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Mario Strikers: Battle League Takes a Powerful Shot But Misses The Goal

Stuck in a Golden Goal moment.



Mario Strikers: Battle League Review

Developer: Next Level Games | Publisher: Nintendo | Genre: Sports | Platform: Nintendo Switch | Reviewed on: Nintendo Switch

15 years since Mario and friends last participated in their over-the-top ‘Strikers’ soccer game, the gang is finally back together on the field for another dirty and intense kickoff. Beyond a welcoming layer of stylish first impressions, saying Mario Strikers: Battle League is hitting perfect shots on its goal would be far from the truth. Developer Next Level Games is able to outmatch most sports titles on Nintendo Switch, but that is only because of Battle League’s deep gameplay mechanics and stunning visuals. Battle League is a ridiculously fun entry in the Mario Strikers series that is also plagued by an overwhelming lack of content and competitive options.

Despite all of its incredible highs, a lingering question will sit with audiences every time they exit the field and watch from the sidelines: how long will Mario’s latest game of Strikers actually last? Like its cast of soft icons turned competitive fighters, Nintendo will have to play rough if they want to achieve a victory with Battle League. The Nintendo Switch iteration of Mario Strikers is yet another promising return to one of the plumber’s extracurricular activities, yet it continues the same trend of being an entry that banks on its future. It is literally stuck in an overtime period that will either end in victory or a devastating loss.

No Shots Wasted… At Least On The Field

Mario Strikers: Battle League is the Mushroom Kingdom’s third iteration of its competitive soccer series–or football, depending on the reader’s region. Exactly like its predecessors, Super Mario Strikers and Mario Strikers Charged, the new Nintendo Switch entry revolves around standard five-a-side soccer matches that heavily lean in on the comic aggression players would expect to find in a competitive Mario title.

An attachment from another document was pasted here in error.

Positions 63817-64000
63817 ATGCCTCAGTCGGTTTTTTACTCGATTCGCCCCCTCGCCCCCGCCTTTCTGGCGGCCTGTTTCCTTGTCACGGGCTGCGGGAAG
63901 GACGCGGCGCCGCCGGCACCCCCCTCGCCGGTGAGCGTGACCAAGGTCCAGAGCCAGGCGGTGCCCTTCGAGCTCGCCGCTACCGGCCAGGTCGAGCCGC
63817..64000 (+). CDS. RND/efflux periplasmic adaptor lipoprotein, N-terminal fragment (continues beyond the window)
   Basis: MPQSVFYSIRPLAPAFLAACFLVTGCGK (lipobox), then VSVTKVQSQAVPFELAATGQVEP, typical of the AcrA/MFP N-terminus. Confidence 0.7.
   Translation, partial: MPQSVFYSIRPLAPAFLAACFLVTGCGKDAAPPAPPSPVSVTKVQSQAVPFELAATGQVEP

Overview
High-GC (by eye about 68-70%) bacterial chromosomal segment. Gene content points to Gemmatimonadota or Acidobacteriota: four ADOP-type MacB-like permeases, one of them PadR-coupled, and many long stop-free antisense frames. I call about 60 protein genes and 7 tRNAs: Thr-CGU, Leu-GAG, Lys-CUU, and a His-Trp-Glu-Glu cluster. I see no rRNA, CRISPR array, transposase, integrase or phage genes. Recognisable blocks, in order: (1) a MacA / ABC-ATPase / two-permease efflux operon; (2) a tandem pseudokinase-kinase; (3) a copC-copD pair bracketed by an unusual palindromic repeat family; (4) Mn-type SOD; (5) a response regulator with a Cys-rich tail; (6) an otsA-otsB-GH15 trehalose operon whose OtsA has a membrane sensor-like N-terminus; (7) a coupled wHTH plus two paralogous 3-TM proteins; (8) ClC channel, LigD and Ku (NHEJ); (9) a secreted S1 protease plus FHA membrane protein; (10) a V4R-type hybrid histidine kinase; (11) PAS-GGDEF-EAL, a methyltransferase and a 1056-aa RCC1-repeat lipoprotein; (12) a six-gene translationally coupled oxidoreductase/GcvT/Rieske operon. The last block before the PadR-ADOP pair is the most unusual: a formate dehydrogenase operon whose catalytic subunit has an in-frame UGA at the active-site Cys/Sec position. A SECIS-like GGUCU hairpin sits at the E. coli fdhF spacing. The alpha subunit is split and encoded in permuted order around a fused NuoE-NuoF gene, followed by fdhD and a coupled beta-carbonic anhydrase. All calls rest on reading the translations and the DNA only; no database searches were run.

Unlike the previous GameCube and Wii games, Battle League has shifted its focus to an expected modern approach of consolidated player customization and online play. The game offers a cohesive tutorial, a shallow single-player, highly entertaining multiplayer, and a decently structured online. Its biggest problem stems from a lack of content and variety as each mode is practically the same.

Mario Strikers: Battle League
Image: Nintendo

From its opening cutscene, Mario Strikers: Battle League wants to make one thing clear to players: it is out to be stylish and competitive. In terms of mechanics, Battle League is without a doubt the most complex Mario sports title on Nintendo Switch. This is certainly not a pick-up-and-play party game that any casual player can immediately gravitate towards. Mario Strikers: Battle League asks players for their patience and wants them to master the Mushroom Kingdom’s in-game universe soccer sport. The game wants players to utilize tackling, punching, rogue banana peels, throwing bob-ombs, and all of its other comical aspects that make this version of soccer a battleground.

Mechanically, Battle League is the best of both worlds. It takes the defining aspects of its predecessor entries and blends them together for an optimal control experience while also doing something new. Thankfully, the incredibly addicting and immersive gameplay foundation Next Level Games created all those years ago is all held intact here and has not aged a day. Mario Strikers: Battle League still plays and controls as slick and tightly as its predecessors. Once again players will find themselves locked in a competitive mindset as they kick, tackle, evade, pass, throw items, and perform finishing moves called Hyper Strikes. Outside of a lack of button-mapping, the controls and core gameplay mechanics of the Strikers series have been greatly fine-tuned to better match a modern experience.